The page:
by Lisa G Riley and Roslyn Hardy Holcomb, historical/fantasy (2010)
Loose Id, $5.99, ISBN 978-1-6-737-520-3
Given is the first entry in a series set in Ohio in 1850, a time when the Underground Railroad is actively ferrying runaway slaves from the Deep South to freedom up north. The authors toss in some fantasy elements into the mix: we have the Eshu, folks that can change into animal forms at will, and were once part of a failed crusade to eliminate the agents of evil, Thakathi, from this world. The Thakati would clearly want payback, and it seems like they are willing to wait until it's time to strike.
In this story, Mary Katherine Day is a conductor, doing her part to give her "passengers" shelter and some comfort before they move on to their next stop. Also in the neighborhood choo-choo train brigade is Jacob Adams, who makes her naughty bits tingle every time he's within her sight. When he actively makes the moves to get into her bloomers, how is a woman to resist? Too bad he neglects to inform her that he's an Eshu who favors the bear form before she gets a glimpse of his ursine assets, and that's even before he drops another bombshell that would make her go, "What? Oh no, you didn't!"
Mary Katherine is a pretty memorable heroine. She's feisty in a good way, she's capable, and she doesn't take any crap from anybody, not even Jacob. I like her, although there are times when she seems to be a little too capable to the point that I have to wonder how she came to be how she is in the story. There has to be an interesting story there, surely. Jacob is stubborn - oh boy, he really is - and he has some way to go before he gets that "communicating effectively with your partner" thing right. However, the authors manage to make his mule-headed moments more amusing than obnoxious, and it also helps that I'm convinced that Mary Katherine knows how to handle this man when he gets too overbearing.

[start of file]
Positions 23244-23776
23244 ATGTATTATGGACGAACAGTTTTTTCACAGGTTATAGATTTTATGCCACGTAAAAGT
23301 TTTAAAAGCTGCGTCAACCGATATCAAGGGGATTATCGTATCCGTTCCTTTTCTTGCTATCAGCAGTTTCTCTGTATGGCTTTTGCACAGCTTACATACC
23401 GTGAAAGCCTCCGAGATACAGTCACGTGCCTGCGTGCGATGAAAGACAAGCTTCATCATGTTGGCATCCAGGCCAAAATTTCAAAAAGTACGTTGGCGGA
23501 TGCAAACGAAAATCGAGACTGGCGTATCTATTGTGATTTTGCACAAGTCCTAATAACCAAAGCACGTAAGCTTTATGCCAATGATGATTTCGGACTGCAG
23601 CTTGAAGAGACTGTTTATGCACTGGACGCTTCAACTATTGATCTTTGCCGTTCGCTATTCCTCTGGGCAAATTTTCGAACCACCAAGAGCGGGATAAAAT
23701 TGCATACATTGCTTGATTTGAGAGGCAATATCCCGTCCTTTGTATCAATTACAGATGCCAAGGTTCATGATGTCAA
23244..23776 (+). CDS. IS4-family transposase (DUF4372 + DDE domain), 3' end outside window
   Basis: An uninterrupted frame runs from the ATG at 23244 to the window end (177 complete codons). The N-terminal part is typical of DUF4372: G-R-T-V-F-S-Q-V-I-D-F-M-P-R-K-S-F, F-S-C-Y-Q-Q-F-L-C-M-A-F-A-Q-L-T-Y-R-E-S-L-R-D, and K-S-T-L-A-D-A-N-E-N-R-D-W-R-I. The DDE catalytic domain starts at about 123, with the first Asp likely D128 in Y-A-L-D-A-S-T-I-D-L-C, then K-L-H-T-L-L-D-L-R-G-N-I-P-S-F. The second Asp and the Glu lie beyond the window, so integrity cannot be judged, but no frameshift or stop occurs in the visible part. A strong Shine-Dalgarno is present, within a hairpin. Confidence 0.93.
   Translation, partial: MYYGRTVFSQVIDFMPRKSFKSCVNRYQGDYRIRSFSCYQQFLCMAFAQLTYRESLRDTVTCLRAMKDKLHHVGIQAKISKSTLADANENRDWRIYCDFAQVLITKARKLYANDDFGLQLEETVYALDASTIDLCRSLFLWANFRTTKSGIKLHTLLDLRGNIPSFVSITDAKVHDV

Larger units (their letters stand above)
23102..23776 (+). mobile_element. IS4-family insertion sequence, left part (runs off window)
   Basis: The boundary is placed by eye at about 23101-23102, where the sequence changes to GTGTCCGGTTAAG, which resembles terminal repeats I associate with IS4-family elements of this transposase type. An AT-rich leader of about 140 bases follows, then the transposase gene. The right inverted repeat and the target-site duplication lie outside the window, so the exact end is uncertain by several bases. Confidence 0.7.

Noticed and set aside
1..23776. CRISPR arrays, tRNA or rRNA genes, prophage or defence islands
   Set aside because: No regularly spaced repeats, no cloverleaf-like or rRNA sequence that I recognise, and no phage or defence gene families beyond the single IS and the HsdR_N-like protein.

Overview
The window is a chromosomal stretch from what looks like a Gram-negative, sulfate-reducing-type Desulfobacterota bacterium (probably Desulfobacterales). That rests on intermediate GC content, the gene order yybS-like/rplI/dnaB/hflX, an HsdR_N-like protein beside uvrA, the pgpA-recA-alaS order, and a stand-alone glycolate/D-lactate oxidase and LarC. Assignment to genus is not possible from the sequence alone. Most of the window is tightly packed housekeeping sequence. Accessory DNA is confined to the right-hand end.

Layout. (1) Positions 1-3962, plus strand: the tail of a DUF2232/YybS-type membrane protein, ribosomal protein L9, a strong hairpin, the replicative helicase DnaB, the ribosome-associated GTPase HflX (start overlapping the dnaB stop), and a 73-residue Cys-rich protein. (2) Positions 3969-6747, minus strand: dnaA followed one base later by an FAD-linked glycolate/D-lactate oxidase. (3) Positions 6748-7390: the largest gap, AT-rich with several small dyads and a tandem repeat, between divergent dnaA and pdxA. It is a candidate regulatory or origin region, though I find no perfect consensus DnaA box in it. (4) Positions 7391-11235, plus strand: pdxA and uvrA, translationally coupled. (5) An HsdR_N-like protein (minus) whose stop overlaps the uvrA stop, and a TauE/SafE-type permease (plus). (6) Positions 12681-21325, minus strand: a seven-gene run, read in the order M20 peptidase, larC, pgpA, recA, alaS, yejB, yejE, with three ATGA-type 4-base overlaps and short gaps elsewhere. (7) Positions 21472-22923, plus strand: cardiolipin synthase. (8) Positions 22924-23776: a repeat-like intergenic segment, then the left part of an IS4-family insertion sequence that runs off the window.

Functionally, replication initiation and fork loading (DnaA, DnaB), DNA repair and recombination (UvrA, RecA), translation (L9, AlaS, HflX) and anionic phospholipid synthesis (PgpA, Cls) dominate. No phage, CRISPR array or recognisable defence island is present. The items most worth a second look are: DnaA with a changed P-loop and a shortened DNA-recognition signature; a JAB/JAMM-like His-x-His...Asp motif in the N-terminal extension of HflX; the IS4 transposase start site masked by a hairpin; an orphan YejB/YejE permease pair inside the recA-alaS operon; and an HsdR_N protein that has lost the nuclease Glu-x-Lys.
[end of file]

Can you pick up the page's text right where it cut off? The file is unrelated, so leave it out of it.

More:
Like many Loose Id titles, this one seems to lose track of the plot once the characters start getting physical, and the sex goes on for a bit until any momentum in the plot up to that point is completely dissipated. Indeed, I feel that the story's biggest flaw here is its inability to balance its paranormal and romantic/erotic elements. The story starts out with a compelling prologue about the Eshu's failure to take out the bad guys, but when the story moves to 1850, the focus is limited to basically Mary Katherine and Jacob getting it on, with some loose ends in their relationship wrapped up in last few chapters.
Sure, the bad guys show up now and then, but their scenes feel like pure filler. The epic scope, the battle of good versus evil, everything about the prologue - these elements seem largely disconnected from the rest of the story, to the point that I actually wonder why they are included in the final package.
The romance is pretty fun to follow, if a bit on the under-developed side at times, but I can't help feeling that the story ultimately doesn't know what it wants to be. If the bulk of the paranormal elements are removed and substituted for more down-to-earth elements, such as if this was a straightforward historical romance, it would still work pretty well. And that's the problem in a nutshell. Why serve a paranormal historical romance in such a rarely-used setting if the paranormal elements end up just sitting there looking pretty and doing not much else?
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